When Teaching And Technology Interact
By Erica Cervini
Barney Dalgarno’s passion for teaching has encouraged him to question the pedagogical links between education and technology. During his career, he has come up with innovative approaches to teaching technology in schools and at the university level.
When Barney Dalgarno was a teenager in the early 1980s, a family friend gave him a personal computer. Such was his curiosity about the futuristic device that he taught himself to program it. At the same time Professor Dalgarno, dean of the education faculty at the University of Canberra, was a maths tutor.
“So I had these two threads outside of my formal study around technology and learning,” he says. “I’ve worked in roles that have been technology focused or educationally focused. And over time, more and more of the synergies between the two have come together.”
Professor Dalgarno’s motivation to examine how technology and education interact is underpinned by his curiosity about pedagogy. He began questioning the pedagogical links between technology and learning when he was a secondary school teacher in Griffith in NSW. The avalanche of questions Professor Dalgarno had led him to undertake a master’s by research.
“When I was doing my master’s, I was reading a lot of material around constructivist theories of learning, which were really kind of confronting some of the accepted theories at the time, he explains. “And, I think a lot of my research over the years has been exploring different questions around approaches to teaching and ways of using technology in different ways.”
Professor Dalgarno’s firm belief that “technology must be fit for purpose” also informs his explorations. This concept is reflected is his work on 3D virtual environments. In his research for his PhD, Professor Dalgarno built a virtual chemistry laboratory that replicated a laboratory at Charles Sturt University, where he worked for 22 years. The university used the virtual laboratory as a tool to help distance education students prepare for their on-campus residential schools.
Importantly, Professor Dalgarno examined two pedagogical models.
“In my PhD, I used that (3D virtual laboratory) as a platform for exploring some questions around the way a student engages with content in a virtual environment either under their own kind of initiative and their ability to explore and manipulate to develop their own kind of spatial understanding, versus the notions of students being taken on a kind of tour,” he says.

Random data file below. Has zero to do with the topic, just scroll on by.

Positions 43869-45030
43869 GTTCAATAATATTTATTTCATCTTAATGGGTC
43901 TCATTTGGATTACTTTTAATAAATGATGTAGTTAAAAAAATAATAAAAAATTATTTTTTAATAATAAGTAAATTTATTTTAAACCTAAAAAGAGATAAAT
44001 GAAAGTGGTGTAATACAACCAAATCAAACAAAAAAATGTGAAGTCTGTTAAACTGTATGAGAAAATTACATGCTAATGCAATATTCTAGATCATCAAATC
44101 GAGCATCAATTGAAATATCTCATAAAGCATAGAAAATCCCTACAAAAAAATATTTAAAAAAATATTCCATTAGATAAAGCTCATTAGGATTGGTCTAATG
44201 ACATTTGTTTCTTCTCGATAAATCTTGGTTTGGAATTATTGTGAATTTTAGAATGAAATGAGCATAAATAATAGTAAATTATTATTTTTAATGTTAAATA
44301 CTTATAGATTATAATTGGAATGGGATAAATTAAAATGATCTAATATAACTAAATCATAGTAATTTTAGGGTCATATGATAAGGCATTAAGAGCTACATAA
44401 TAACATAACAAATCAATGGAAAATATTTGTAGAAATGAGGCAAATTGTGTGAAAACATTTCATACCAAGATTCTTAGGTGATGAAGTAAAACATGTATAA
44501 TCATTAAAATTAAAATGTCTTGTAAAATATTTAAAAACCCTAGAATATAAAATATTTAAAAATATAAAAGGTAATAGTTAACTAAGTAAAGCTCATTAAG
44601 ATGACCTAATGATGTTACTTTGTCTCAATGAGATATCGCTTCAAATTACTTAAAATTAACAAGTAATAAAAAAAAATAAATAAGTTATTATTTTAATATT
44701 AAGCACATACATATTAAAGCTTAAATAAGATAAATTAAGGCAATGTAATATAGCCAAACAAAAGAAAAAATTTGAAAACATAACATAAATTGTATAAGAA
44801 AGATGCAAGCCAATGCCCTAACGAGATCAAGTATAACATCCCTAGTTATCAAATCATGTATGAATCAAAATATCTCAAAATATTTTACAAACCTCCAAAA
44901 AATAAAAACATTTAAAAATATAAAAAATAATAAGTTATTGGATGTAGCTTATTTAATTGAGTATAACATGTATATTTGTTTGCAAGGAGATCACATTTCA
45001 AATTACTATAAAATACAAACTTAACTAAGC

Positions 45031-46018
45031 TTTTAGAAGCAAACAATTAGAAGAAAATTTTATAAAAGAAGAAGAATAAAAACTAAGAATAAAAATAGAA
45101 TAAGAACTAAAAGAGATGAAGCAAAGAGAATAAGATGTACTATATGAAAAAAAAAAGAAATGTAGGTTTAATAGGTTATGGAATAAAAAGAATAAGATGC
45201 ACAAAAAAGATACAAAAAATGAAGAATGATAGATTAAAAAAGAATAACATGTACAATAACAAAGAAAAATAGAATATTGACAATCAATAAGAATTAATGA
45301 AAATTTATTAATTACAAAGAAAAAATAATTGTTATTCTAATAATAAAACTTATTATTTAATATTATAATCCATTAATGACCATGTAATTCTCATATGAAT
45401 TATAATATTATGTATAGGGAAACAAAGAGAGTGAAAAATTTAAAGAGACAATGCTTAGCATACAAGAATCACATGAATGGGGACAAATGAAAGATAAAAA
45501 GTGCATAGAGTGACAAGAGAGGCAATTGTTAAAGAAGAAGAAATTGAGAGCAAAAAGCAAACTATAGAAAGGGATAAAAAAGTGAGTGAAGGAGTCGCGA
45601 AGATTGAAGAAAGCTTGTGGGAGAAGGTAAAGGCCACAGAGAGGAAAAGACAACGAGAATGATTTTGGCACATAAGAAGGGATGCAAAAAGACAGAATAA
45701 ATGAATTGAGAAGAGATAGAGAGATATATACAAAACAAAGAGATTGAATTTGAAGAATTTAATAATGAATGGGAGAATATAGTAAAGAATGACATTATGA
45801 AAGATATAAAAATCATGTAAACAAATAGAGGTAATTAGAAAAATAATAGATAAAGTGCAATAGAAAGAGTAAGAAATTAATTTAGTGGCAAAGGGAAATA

Professor Dalgarno’s interest in 3D virtual learning environments has been ongoing because he says “there’s always unanswered questions that follow” research. Other academics are also interested in this area of learning. Google Scholar reveals that one of Professor Dalgarno’s articles on 3D learning environments has been cited 1,463 times. He has also written seven books and over 80 journal articles on technology and education.
Professor Dalgarno’s recent research and writing is on the concept of embodied learning, particularly on the notion of embodied learning in an “authentic context” and how it can help in designing learning experiences. This work has been informed by Professor Dalgarno’s copious reading on the differences between explicit learning, where an individual is concentrating on something to learn, and implicit learning in which the “unconscious brain is taking in tons of pieces of information”.
“It’s one of those things that just emerged from a number of different projects,” Professor Dalgarno explains. “And I hadn’t had the opportunity to really get all those ideas together and I had had an invitation to write a chapter for a book.
“And often I find that it’s the first step to actually really kind of getting the different theoretical ideas together and writing them down in a way that they’re understandable. That then informs the next empirical research project, because then you can actually test out some of those things.”
Professor Dalgarno started his current position as dean of education at the University of Canberra in February last year. Two months later university classes went online due to COVID restrictions.
While Professor Dalgarno acknowledges it was a frantic time moving classes online, he also says that much can be learned from the experiences of students and teaching staff engaged in the online classes. He hopes to examine the degree to which technologies used during the COVID restrictions can help university online and face-to-face teaching.
But Professor Dalgarno says teaching staff had already started to reflect on their practices of using technology during last year’s COVID restrictions.
“People had to work so hard, but watching people support each other, and then hearing people in the corridors reflecting on what they learned and what they changed over time, it’s been really, really inspiring to hear people’s journeys in that space,” he says.
“And, you’ll see people who started off trying to do it (teaching) exactly the same as they did in their face-to-face classes, and then gradually evolving their practices to make use of the technologies. I’ve got people saying to me, ‘I really don’t think I will ever want to return to fully face-to-face because I’m seeing that I’m doing things now that are really effective’.”
When Professor Dalgarno was still at school he thought about becoming a lawyer and then as he became involved in computer programming, he thought that would be the direction he would take.
“What I realised is that there is a part of me that is really satisfied by teaching experiences and even more so than building something through computer software.”